World Naval Operational News Highlights
Overall, I think it is quite interesting to reflect on just how correct open source intelligence stories were in 2002 in regards to what has subsequently transpired in Iraq. The stories NOSI covered described precisely the buildup of forces and logistics in theater, the evolution of the war plan, and predicted accurately the challenges the U.S. would face in a post-Saddam Iraq.
- Several recurring themes were identified throughout this year’s naval news stories, many of which persist from last year:
- Yet another navy running out of operating funds. This year it was the Portuguese Navy, which ran out of money to operate in March and had to return to port.
- Continued piracy on the high seas, particularly in the South China Sea. This year, however, increased patrols in the Straits of Malacca by the Indonesian, Malaysian, Indian, and U.S. navies have led to some decrease in the amount of piracy.
- The tension in the Taiwanese Straits between Taiwan and China, with China continuing to probe Taiwanese territorial waters with spy ships.
- Territorial disputes over islands in the South China Sea, such as the Spratly Islands. This year the USS Bowditch, a survey ship, did its best to assert the U.S. Navy’s right to freedom of navigation in this region.
- Territorial disputes in the Caspian Sea, based upon oil drilling rights to the vast oil riches in the region.
- The threats terrorists pose to ships, this year demonstrated through stories about terrorist plots to attack shipping in the Straits of Gibraltar, and the terrorist attack against the French tanker Limburg off of Yemen.
- The dangerous nature of submarine operations, evidenced this year with a fire about the USS Dolphin and many continued teething problems with Canada’s Upholder-class submarines.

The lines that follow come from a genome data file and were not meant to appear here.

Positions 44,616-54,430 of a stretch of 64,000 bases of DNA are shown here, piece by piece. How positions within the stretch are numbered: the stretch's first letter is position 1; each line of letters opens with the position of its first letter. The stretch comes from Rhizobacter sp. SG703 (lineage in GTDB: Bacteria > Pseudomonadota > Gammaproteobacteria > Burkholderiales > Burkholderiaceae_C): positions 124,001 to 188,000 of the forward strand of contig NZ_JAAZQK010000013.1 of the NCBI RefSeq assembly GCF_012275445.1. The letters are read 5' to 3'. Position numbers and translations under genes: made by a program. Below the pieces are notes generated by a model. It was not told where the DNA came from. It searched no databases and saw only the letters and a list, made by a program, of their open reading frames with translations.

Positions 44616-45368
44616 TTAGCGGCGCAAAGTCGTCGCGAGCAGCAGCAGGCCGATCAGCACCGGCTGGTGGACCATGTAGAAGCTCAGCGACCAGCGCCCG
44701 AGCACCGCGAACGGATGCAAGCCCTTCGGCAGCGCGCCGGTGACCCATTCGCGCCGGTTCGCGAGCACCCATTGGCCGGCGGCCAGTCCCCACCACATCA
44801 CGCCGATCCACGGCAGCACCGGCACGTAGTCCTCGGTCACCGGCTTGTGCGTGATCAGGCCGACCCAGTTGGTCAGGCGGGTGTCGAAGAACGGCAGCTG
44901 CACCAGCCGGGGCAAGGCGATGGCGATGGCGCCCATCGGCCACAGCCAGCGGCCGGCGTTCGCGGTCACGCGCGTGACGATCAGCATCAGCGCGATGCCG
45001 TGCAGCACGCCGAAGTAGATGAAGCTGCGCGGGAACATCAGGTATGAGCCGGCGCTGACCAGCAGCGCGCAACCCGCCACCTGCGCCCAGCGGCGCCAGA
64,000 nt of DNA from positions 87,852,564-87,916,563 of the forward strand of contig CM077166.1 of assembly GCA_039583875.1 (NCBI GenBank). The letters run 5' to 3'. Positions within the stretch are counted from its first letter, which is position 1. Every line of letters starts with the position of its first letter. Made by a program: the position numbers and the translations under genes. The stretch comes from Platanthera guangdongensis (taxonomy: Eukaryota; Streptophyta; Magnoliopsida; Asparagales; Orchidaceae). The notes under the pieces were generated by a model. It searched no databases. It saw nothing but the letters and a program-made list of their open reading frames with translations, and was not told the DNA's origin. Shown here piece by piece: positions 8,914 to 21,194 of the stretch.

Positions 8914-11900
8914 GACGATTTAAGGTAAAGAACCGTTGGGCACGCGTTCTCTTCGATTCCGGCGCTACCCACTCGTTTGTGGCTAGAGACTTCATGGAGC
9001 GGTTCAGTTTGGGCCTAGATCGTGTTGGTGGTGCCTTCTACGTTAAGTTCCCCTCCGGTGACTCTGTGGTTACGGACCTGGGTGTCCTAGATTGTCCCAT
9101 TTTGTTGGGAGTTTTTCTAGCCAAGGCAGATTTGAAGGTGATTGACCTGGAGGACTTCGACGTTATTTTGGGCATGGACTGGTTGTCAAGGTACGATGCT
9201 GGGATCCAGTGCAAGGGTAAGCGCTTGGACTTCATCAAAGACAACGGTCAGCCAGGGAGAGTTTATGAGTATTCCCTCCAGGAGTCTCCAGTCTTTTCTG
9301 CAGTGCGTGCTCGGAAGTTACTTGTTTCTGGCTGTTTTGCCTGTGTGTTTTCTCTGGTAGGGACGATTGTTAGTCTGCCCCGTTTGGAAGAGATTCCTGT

- Concern over the damaging effect that low frequency active sonar has on marine mammals.
- Concern that the decaying former Soviet Navy nuclear submarine force tied up at dock is having a damaging effect on the marine environment.
- Significant naval operations this year included:
- The continued joint operations against terrorism at sea lead by the German Navy in the Horn of Africa and the Royal Australian Navy in the Persian Gulf.
- The most professional amphibious operation of the year was the use of the Royal Marines 45 Commando to hunt down Taliban troops in Afghanistan.
- The use of a combined arms force by the Spanish Navy to evict Moroccan troops from Spanish islands off of Morocco.
- The most significantly averted combat of the year was the near-war between India and Pakistan due to heightened tensions in Kashmir. Both navies had sortied from their bases; interestingly the French aircraft carrier Charles de Gaulle played a roll in deconflicting the two sides.
- The only ship-to-ship combat of the year was the continuing conflict between Sri Lankan and Tamil Tiger gunboats and a sharp, brief battle between North and South Korean gunboats.
- The naval training story of the year was the loss to the U.S. Navy of the training area on Vieques island, in Puerto Rico. The long term effect of this upon U.S. forces will need to be watched carefully.
- The most strategically significant naval news story of the year is the continued move by China to position itself near strategic naval choke points through the acquisition of commercial port facilities near them.
- The most significant personnel naval news story this year was the U.S. Navy’s intention to obtain more underway days in theater from its ships by forward basing and dual-crewing more of them.
- The most narrowly averted naval disaster of the year was the fire about the research submarine USS Dolphin, which luckily occurred close to shore.